DETROIT -- A battery-pack assembly plant being built here offers the clearest indication yet of the sales potential General Motors Co. sees for its plug-in hybrids: about 70,000 units a year.
The $43 million plant, south of Detroit, will assemble individual batteries from South Korea's LG Chem Ltd. into 70,000 packs a year at full production for the Chevrolet Volt and other plug-in hybrids. Each pack will have 220 cells and is estimated to cost $8,000.
Most of the packs will be used in the Volt, which is scheduled to start production in November 2010. But GM also plans other vehicles that use the Volt's powertrain, as well as other vehicles that feature plug-in capability.
After the plant's dedication last week, GM CEO Fritz Henderson told reporters that not all of the manufacturing facilities needed to produce the components for the plug-in hybrid Volt sedan are in place yet. But he declined to say when or where the additional Volt parts would be produced.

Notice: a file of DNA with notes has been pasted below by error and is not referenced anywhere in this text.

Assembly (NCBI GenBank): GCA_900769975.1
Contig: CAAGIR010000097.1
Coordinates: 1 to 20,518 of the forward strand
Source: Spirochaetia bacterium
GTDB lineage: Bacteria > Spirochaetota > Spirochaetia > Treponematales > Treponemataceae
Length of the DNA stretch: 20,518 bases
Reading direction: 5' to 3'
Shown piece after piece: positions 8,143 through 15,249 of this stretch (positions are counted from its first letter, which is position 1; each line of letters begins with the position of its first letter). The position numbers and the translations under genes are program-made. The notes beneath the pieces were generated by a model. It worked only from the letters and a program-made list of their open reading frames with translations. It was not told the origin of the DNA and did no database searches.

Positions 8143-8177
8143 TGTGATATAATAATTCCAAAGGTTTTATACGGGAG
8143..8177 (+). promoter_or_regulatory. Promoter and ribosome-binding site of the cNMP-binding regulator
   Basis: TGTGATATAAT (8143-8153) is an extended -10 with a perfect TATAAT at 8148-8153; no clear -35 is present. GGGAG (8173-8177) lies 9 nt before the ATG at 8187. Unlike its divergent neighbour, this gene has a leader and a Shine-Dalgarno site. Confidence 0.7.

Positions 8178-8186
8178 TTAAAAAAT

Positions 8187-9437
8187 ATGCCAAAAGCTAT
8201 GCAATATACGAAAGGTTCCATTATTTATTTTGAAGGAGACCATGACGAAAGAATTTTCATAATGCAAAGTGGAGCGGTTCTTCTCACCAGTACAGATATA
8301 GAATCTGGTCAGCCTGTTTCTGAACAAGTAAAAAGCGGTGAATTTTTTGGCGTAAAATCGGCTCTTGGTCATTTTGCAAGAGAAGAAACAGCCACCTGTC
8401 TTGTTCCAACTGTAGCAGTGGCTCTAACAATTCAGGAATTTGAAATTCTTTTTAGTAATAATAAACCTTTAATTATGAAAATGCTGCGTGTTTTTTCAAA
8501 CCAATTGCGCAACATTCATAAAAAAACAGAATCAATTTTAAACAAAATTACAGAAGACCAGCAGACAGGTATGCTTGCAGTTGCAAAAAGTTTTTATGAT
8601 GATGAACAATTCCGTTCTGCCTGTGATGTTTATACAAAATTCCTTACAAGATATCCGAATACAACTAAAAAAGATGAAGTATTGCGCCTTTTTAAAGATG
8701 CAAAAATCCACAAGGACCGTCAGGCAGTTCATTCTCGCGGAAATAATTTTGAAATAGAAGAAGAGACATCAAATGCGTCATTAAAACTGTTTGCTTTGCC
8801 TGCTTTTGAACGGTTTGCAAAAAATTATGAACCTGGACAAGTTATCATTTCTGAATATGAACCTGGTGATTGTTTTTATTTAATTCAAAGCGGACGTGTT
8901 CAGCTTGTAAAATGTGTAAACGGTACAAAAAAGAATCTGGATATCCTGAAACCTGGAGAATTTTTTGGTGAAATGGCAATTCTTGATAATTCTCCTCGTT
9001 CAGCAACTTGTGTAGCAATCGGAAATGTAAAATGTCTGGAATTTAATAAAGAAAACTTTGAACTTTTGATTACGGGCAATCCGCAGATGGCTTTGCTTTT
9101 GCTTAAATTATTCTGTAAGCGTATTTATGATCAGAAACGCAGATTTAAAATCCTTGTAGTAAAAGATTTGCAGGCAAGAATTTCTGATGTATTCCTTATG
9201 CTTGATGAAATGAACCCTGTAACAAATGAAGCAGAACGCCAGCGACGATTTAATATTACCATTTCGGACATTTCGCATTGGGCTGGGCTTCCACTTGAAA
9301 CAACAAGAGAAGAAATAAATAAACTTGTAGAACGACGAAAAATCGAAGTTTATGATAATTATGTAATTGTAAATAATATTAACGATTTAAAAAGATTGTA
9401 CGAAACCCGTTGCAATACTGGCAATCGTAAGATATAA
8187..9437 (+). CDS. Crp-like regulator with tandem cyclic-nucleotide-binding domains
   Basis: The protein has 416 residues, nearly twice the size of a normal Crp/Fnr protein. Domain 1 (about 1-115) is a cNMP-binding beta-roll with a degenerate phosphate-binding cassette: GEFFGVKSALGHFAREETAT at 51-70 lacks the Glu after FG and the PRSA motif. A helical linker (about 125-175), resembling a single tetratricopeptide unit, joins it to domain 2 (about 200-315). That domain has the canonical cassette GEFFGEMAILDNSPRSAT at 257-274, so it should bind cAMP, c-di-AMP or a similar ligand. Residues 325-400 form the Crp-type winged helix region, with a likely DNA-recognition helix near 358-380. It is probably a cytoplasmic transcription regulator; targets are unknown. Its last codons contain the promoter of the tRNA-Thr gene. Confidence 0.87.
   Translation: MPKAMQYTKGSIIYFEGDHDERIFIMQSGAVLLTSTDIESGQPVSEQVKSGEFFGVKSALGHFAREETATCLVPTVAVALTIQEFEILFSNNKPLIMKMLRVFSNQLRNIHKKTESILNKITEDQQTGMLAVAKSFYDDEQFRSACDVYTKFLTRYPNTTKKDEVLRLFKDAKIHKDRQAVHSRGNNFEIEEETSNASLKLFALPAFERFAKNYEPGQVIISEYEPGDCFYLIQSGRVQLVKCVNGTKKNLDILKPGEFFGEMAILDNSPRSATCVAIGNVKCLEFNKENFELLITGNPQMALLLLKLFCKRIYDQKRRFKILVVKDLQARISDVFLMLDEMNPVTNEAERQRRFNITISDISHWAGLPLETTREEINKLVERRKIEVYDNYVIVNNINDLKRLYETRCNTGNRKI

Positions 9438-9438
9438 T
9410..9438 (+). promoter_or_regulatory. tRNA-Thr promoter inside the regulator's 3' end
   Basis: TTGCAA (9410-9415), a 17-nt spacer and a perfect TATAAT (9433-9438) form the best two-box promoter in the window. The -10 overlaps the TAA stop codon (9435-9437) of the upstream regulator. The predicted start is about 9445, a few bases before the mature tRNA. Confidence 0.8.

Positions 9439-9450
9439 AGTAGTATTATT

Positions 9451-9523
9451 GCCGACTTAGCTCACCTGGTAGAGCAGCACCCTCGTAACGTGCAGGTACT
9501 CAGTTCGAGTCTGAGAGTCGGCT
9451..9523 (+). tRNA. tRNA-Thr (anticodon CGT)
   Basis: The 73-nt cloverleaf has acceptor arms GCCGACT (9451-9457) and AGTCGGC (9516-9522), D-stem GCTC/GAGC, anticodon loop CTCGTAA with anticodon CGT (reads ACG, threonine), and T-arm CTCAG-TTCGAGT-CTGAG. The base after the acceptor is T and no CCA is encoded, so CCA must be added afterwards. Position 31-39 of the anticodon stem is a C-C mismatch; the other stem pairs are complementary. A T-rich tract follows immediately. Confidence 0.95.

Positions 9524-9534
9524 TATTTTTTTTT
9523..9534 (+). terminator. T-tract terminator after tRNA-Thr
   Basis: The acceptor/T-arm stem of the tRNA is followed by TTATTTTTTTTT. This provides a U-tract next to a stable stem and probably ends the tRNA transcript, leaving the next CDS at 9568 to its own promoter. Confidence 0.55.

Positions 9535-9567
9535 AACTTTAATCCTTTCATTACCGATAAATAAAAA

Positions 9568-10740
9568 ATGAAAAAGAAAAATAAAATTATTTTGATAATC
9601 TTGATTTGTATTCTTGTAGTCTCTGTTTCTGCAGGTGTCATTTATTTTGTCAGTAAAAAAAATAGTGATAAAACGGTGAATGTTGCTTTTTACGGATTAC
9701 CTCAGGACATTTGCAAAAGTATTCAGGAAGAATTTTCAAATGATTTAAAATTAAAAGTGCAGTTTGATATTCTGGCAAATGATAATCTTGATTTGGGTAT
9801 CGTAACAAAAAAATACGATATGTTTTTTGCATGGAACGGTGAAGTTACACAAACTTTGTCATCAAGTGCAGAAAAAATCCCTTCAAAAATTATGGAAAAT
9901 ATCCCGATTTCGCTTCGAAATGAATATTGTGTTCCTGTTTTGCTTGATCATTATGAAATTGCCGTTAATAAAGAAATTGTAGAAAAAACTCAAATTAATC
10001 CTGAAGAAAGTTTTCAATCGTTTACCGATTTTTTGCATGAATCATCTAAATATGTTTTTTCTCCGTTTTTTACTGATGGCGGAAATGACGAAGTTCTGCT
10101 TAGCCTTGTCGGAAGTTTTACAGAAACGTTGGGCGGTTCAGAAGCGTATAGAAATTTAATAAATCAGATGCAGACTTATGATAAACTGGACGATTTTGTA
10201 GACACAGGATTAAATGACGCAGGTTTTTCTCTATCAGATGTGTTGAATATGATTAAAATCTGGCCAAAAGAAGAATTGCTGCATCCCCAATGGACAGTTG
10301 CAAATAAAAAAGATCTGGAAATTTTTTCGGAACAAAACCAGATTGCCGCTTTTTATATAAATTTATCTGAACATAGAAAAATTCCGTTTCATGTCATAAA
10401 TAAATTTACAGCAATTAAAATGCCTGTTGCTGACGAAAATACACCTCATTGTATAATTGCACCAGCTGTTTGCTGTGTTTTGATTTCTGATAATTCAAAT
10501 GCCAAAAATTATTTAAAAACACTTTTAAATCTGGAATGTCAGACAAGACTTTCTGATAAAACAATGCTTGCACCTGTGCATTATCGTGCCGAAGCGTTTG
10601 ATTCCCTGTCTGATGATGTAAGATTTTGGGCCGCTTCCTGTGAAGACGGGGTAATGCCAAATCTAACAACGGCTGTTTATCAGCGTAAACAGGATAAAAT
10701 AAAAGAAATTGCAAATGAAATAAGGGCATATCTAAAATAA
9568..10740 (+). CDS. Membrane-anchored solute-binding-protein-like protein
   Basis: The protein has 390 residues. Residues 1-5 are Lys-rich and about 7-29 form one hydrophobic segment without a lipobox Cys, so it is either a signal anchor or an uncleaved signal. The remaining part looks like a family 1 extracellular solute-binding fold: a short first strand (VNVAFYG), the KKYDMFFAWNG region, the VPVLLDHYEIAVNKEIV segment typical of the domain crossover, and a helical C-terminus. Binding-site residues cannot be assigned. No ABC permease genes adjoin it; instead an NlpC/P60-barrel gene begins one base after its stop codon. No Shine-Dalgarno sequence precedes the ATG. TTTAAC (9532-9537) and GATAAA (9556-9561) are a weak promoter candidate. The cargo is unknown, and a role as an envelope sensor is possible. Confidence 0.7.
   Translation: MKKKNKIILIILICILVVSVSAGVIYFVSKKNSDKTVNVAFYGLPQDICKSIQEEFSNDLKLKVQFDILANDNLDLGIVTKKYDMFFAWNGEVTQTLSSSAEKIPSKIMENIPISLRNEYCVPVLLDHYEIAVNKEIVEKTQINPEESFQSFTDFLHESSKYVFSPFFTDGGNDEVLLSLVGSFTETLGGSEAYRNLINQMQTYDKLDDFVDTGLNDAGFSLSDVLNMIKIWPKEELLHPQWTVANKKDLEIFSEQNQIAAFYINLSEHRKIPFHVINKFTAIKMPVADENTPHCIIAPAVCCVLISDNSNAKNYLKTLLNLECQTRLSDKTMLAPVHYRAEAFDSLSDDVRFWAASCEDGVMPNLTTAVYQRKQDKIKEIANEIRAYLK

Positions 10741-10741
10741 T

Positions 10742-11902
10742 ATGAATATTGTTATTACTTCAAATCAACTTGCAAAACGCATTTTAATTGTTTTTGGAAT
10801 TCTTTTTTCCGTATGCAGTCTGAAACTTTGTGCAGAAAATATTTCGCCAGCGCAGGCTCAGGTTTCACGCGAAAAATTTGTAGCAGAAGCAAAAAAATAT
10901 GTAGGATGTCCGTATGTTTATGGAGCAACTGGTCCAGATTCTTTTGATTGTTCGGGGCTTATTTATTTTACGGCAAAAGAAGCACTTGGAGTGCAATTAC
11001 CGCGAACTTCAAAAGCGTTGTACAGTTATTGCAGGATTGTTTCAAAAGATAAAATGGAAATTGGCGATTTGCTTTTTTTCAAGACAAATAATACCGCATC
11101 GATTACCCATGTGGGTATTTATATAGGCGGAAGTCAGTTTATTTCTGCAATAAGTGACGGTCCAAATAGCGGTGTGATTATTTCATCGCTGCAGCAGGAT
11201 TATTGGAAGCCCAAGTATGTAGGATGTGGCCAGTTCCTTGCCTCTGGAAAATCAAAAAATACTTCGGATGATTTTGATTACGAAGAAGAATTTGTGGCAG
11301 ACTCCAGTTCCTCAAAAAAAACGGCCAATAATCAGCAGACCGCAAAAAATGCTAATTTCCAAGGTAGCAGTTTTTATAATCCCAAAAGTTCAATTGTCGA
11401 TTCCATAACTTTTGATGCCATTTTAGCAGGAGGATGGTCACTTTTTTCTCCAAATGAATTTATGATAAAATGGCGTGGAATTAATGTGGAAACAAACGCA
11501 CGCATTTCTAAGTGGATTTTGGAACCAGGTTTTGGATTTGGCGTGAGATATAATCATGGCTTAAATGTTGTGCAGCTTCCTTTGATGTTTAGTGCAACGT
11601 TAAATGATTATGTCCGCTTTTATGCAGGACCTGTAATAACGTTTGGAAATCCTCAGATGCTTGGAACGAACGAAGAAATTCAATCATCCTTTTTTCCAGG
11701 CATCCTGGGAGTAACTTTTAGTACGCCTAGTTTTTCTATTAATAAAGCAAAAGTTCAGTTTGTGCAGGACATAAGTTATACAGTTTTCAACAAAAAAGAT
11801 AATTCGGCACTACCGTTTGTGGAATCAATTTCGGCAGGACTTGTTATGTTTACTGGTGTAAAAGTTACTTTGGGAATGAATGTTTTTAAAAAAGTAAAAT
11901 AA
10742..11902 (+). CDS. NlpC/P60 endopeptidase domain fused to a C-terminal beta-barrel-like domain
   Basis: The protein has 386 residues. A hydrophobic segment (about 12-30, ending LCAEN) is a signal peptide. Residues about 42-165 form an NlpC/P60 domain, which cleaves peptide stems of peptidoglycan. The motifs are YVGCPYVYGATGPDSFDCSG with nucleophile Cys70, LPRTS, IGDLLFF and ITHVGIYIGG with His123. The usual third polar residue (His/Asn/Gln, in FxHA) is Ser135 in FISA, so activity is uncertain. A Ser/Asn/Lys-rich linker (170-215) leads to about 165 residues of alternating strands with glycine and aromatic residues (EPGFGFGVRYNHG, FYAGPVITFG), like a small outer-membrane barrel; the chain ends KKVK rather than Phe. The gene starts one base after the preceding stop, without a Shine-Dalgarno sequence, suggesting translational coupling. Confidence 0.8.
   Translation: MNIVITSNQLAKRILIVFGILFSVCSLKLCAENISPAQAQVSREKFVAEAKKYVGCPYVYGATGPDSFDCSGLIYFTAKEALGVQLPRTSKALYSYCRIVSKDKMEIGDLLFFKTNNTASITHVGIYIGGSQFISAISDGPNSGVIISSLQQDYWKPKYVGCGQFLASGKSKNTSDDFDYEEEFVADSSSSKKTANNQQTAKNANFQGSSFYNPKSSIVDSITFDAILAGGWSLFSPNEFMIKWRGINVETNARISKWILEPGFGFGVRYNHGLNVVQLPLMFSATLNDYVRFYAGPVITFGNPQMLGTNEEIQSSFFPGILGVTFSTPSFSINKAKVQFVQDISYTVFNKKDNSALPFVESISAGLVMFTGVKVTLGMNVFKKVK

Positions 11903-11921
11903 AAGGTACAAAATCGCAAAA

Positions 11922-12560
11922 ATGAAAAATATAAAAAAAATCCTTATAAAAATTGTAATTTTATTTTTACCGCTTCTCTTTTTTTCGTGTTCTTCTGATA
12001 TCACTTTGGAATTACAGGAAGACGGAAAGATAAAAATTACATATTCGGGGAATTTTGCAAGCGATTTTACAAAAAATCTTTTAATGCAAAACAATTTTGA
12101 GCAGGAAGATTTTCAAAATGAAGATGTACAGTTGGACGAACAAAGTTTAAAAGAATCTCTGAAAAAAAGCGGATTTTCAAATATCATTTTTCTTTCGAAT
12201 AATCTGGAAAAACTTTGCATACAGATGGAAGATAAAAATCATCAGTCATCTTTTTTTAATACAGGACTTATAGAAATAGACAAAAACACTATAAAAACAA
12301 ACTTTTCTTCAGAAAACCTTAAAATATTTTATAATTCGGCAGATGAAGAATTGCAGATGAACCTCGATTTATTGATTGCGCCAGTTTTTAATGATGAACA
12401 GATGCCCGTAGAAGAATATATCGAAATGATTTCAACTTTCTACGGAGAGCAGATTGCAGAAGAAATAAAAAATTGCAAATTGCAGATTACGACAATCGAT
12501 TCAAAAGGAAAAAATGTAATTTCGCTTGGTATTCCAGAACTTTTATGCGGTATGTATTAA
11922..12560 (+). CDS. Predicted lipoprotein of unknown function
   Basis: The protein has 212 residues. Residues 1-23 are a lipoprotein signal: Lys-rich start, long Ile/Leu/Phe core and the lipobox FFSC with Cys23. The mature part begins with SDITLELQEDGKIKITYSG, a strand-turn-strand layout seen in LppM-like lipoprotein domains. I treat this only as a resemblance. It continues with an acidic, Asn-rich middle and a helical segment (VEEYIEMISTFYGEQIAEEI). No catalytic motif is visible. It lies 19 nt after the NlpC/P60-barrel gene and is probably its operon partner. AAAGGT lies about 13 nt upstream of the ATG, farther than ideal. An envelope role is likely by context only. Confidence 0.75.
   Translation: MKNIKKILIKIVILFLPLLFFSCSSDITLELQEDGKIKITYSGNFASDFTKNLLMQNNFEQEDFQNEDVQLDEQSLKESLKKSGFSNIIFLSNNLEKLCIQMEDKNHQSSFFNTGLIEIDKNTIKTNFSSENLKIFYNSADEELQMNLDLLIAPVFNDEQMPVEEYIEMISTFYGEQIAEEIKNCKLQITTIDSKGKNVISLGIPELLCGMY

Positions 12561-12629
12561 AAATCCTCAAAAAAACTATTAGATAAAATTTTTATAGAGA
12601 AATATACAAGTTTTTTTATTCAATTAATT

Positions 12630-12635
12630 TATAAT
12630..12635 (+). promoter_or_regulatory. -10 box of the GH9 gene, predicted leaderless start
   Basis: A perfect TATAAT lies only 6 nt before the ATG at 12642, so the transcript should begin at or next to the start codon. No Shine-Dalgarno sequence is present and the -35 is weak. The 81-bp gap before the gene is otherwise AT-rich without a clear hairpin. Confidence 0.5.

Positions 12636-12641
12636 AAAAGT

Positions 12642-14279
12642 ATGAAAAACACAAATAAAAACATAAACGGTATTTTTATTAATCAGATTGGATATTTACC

Earlier in the week, at a press preview of future GM vehicles, product development chief Tom Stephens told Automotive News that GM will design, develop and manufacture its own electric motors for its hybrids and electric vehicles.
Robert Kruse, GM's executive director of global vehicle engineering for hybrids and electric vehicles, said the electric motor plant will be in the Baltimore transmission factory that currently makes the Two Mode hybrid transmission used in GM's big pickups and SUVs. The first application of GM's own electric motors will likely be in the next generation of the Two Mode hybrid transmission, due out around 2012.
It's not clear when the Volt will get an electric motor designed and made by GM. But parts from the car will be made in many places.
GM plans to build the Volt's gasoline engine in Flint, Mich. The Volt's body and chassis will be made in GM's Detroit Hamtramck plant.